Repetition error describes how we believe slogans and remember something more if it is repeated to us repeatedly. We recognize and are influenced by cyclical bits of information from multiple sources. This influences our decisions, reactions and intuitive choices. This simplifies decision-making and evaluation of a product, a concept. This serves two functions. First, repeated words or ideas become a hook, an anchor. Second, they reinforce the idea.

Zdjęcie ulicy zasłanej bannerami

Photo of a street covered with banners

© Magdalena Milert

This phenomenon is linked to the pure exposure effect, which was described by Robert Zajonc in 1968. He showed, individuals like more those stimuli that are presented to them more often than others. Interestingly, confirmation of this phenomenon occurs even when we are not aware of seeing the stimuli beforehand[2]. We can find echoes of this study in all that we will call subliminal messages.

So is it worth littering an entire city with your posters? After the arguments made here, one might agree that sure, you can, still how. Reality, or perhaps rather our brains are not so simple again. For it turns out that repeating something too often can be perceived as annoying. In scientific parlance, this is known as semantic oversaturation. This means that overexposure leads to a loss of the stimulant's potency. On top of that, the repetition of something else can distract from the original one. On top of that, we also have the freshness effect. It is based on the idea that the information we get last (it is the freshest) is more important, more powerful for us. According to this idea, in our case, the one who hangs the banner later would be the one to get more votes.

Banner self-government

In a campaign race, of course, election banners are everywhere, and their impact is realistically difficult to measure. Elections are not won with just a poster, but with a series of other actions. The problem is that access to information about what the local government wants to do for the municipality is practically nonexistent. District Poland has been sealed with names and a number on a list, giving no one an answer as to what will be fought for. The local government, the body that is closest to us - responsible for a sidewalk, a bus stop and a plot of land that has not yet become a row of single-family houses - does not want to convince us to go. If we go to vote, for whom? What will we be guided by?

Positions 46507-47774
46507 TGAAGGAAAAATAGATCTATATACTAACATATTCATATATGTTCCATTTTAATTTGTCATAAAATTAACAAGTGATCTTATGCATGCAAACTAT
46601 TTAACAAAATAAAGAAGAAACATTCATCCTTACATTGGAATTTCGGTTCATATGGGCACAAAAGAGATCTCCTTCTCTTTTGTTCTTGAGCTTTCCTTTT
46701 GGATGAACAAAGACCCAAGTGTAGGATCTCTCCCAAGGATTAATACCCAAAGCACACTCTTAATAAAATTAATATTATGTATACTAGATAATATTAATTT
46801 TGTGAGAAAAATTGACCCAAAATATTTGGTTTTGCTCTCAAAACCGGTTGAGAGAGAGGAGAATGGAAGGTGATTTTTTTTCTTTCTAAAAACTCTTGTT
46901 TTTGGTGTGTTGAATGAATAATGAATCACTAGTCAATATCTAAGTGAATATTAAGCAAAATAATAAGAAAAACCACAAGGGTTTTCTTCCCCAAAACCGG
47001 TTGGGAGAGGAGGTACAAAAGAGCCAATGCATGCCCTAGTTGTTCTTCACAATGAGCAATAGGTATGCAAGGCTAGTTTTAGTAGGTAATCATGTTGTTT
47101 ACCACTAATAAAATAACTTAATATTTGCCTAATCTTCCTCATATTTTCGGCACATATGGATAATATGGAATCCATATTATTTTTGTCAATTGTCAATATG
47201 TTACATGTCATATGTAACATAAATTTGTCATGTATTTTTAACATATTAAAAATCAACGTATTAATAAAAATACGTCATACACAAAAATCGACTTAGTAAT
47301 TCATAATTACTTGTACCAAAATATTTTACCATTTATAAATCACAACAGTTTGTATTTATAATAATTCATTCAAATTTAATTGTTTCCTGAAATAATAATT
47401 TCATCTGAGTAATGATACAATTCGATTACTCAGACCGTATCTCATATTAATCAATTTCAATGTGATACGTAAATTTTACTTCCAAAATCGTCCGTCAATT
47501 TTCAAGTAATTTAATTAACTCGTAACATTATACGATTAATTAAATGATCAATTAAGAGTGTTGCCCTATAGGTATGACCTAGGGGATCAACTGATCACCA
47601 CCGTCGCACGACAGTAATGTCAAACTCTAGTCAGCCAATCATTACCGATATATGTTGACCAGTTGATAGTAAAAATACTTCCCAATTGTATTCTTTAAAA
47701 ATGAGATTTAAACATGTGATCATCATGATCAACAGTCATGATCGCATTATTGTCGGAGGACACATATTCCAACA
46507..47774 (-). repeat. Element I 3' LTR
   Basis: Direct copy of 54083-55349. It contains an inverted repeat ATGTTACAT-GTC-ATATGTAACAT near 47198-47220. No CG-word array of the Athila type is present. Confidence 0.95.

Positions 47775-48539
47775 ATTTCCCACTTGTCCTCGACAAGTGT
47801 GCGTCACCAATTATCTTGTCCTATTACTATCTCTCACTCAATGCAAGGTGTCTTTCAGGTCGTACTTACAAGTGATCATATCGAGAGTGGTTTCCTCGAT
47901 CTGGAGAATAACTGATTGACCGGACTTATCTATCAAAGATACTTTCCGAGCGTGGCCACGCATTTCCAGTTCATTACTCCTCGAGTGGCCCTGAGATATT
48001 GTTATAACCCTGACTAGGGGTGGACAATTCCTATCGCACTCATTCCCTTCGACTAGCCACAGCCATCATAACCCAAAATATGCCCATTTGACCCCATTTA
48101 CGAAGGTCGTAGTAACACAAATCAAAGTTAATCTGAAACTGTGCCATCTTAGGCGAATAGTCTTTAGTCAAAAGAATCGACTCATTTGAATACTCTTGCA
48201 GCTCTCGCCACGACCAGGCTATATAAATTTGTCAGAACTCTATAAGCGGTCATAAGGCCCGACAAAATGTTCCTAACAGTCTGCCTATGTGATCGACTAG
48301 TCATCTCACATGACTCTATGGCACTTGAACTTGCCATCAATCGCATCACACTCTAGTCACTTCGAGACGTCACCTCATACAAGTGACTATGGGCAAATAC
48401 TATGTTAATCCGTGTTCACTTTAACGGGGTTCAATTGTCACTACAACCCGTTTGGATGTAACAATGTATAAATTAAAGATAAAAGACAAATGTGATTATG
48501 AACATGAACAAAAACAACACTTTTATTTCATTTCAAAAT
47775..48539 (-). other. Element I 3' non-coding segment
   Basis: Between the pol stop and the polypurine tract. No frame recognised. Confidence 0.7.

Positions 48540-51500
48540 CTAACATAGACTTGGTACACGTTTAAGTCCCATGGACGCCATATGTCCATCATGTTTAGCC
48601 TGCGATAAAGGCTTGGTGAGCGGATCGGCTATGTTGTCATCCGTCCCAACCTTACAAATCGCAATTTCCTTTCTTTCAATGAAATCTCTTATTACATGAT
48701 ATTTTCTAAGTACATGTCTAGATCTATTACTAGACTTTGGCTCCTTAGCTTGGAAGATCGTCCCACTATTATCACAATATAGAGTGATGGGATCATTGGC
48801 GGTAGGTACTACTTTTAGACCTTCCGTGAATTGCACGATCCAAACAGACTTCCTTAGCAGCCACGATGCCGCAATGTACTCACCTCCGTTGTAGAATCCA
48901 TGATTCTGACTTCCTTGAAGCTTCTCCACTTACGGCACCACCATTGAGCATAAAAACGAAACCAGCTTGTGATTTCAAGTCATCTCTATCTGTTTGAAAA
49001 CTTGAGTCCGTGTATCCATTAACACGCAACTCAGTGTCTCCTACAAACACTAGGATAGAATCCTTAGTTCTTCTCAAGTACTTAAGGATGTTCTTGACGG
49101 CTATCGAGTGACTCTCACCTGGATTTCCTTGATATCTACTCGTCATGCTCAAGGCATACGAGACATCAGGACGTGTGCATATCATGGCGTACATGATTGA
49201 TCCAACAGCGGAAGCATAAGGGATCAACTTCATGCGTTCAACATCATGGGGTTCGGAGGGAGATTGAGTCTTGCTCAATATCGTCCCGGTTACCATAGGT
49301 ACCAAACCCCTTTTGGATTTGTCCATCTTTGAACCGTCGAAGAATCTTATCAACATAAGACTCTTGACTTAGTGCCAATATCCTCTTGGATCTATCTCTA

I encourage you to take some time these few weeks before the election and see if our candidate(s) are doing any land-use activities. The Public Information Bulletins have information on council votes from previous years - it's worth reaching out there, checking how the issues important to us were voted. If candidates do not disclose their programs, it may be worth asking about them. After all, we have a right to information. Districts and municipalities are our reality, on which we ourselves spend money in taxes. The local government annually passes its own budget, which is not part of the budget of the state or any other local government. It is up to us and our decisions at the ballot box to determine what daily life will look like in the years to come.

Magdalena Milert


[2] Robert Zajonc. Attitudinal effects of mere exposure. "Journal of Personality and Social Psychology". 9,part 2, pp. 1-27, 1968.